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    Charismatic leader John Wimber dies, founded influential Vineyard churches


    John Wimber, one of the most colorful and controversial leaders of the charismatic movement in the U.S., suffered a massive brain hemorrhage Nov. 16 while recovering from triple bypass surgery, and passed away peacefully the following morning in the presence of his family. He was 63.

    Wimber was a pastor with Chuck Smith’s Calvary Chapel movement, but left in 1977 over a theological disagreement. He founded what is now the Association of Vineyard Churches, which has 450 congregations in the U.S. and 250 more around the world.

    Wimber took the name for the group from another Calvary Chapel affiliate founded by Ken Gulliksen, whose church was then called Vineyard Christian Fellowship. When Gulliksen joined Wimber, he brought the name with him. (Gulliksen has since left the Vineyard Movement and now pastors an independent church in Los Angeles.)

    Wimber, who had been a keyboard player with the Righteous Brothers, went on to become an international conference speaker, worship songwriter, best-selling author and spiritual leader to the worldwide Vineyard movement. He was also the senior pastor of the Anaheim Vineyard Christian Fellowship for 17 years (1977-1994).

    Wimber was a frequent newsmaker, most recently for “cutting free” the Toronto Airport Vineyard in a doctrinal dispute. Wimber taught “signs and wonders” classes at the School of World Missions at Fuller Theological Seminary, and led Vineyard rallies around the world.

    Southern California broadcaster Rich Buhler, who was a close friend of John Wimber and also helped to produce his radio show, “Equipping the Saints,” for nearly a year, told British journalist Dan Wooding, “I’m going to miss him. He was an inspiration to me as a very real and down to earth yet powerful and intelligent Christian. He inspired multitudes of people to serve Christ and to seek the Kingdom and I will remember him also as a person who inspired those same multitudes to get very serious in ministry to the poor.”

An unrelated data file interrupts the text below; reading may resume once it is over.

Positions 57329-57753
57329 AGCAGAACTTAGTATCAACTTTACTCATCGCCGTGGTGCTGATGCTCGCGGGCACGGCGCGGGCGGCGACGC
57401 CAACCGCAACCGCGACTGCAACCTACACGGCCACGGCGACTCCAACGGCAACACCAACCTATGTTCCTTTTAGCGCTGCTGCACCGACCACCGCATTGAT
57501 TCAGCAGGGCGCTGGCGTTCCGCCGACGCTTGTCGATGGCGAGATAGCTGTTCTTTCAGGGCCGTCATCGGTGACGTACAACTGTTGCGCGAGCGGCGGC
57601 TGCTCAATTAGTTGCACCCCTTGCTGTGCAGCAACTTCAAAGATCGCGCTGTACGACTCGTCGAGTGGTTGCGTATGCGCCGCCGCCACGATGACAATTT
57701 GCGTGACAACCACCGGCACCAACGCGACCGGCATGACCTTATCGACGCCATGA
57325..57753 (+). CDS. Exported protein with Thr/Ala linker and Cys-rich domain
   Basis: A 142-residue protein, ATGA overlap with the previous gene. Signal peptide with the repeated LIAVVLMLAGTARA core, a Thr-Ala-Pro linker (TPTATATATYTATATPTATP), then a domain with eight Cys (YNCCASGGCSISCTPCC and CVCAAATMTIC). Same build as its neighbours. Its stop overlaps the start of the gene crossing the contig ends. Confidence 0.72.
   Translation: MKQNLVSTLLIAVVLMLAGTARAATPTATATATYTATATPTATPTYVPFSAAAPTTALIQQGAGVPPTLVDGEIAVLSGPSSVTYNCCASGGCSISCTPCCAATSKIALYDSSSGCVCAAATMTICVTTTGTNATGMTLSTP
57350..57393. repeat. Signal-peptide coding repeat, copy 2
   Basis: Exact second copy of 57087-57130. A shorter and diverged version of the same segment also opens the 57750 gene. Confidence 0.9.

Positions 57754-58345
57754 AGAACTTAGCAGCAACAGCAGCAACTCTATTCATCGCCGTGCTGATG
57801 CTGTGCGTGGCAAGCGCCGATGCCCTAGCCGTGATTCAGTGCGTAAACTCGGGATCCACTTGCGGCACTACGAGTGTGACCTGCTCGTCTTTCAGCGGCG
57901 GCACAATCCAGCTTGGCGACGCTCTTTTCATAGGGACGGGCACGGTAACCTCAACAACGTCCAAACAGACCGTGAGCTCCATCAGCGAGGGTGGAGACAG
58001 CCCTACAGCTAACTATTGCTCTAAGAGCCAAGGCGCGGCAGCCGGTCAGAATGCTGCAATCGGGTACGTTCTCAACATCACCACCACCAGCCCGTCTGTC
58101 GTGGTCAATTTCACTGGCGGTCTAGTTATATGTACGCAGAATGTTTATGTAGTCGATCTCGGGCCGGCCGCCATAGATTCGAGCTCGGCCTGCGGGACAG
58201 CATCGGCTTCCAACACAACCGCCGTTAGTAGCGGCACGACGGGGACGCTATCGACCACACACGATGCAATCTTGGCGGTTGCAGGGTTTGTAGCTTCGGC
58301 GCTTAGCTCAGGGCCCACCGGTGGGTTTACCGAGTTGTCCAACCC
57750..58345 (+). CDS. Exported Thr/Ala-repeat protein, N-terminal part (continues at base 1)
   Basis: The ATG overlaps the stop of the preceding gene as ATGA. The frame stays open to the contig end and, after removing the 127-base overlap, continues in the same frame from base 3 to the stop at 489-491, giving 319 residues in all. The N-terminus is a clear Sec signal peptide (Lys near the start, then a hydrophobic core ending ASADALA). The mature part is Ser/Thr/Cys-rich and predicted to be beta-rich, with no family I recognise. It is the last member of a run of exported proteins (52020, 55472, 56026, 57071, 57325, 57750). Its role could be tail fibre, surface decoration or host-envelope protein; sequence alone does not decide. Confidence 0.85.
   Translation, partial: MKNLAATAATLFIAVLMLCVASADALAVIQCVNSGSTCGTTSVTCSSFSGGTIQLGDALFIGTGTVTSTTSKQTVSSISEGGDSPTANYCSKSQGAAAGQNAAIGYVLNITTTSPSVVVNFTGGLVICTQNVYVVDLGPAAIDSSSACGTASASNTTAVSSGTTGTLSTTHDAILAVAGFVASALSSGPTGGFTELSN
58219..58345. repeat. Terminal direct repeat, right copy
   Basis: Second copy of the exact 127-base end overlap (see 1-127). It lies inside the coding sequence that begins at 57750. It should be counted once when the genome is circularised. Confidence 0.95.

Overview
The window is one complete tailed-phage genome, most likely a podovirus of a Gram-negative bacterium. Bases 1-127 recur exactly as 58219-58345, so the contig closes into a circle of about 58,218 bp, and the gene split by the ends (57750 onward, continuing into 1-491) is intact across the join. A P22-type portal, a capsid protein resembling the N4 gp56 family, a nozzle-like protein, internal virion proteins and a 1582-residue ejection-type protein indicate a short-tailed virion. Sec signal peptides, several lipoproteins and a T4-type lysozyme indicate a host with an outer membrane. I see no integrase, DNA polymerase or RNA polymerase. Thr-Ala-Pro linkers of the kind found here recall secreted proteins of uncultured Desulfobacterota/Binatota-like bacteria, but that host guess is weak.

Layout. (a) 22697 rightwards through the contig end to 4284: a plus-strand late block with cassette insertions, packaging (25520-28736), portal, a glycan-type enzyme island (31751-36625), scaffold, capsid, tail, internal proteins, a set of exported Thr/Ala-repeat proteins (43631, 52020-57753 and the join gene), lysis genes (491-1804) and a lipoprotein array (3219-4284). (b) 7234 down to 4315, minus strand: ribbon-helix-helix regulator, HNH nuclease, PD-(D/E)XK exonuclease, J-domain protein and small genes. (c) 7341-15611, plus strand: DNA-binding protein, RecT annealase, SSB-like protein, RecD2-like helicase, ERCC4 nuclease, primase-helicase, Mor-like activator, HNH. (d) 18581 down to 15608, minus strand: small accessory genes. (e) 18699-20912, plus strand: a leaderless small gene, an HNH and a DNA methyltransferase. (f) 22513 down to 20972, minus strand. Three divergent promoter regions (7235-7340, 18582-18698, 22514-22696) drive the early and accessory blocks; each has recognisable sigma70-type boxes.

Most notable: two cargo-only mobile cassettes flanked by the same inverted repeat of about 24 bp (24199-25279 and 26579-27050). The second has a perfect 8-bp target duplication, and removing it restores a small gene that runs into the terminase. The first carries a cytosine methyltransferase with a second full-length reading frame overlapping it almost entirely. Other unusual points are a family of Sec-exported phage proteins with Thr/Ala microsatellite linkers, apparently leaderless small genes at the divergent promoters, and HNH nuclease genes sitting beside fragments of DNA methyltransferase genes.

Buhler, who runs Branches Communications in Orange, added, “He was known for his ‘Power Evangelism,’ but the Vineyards had multiplied millions of dollars for the poor as he talked about ‘doing the stuff.’ This was one of his favorite phrases and he would say that this was what Jesus would do. He meant, of course, things like evangelism, casting out demons and feeding the poor. That was the Kingdom ‘stuff’ to John. Just a week or two before he died, the Anaheim Vineyard took an offering of $750,000 for the poor. That was something he didn’t get as much publicity for.

    “The other thing I liked about John was he was very candid and down to earth. He didn’t like being an over powerful person. He liked just being John. He was disarmingly honest in both private conversation and public discourse. He would talk about what was going on in his personal life. I can’t tell you how many times we in the church sat in the congregation and learned about the struggles in his own life. He never held himself up as a standard for people to focus on. John Wimber just did ‘the stuff!'”

    – E.P. News

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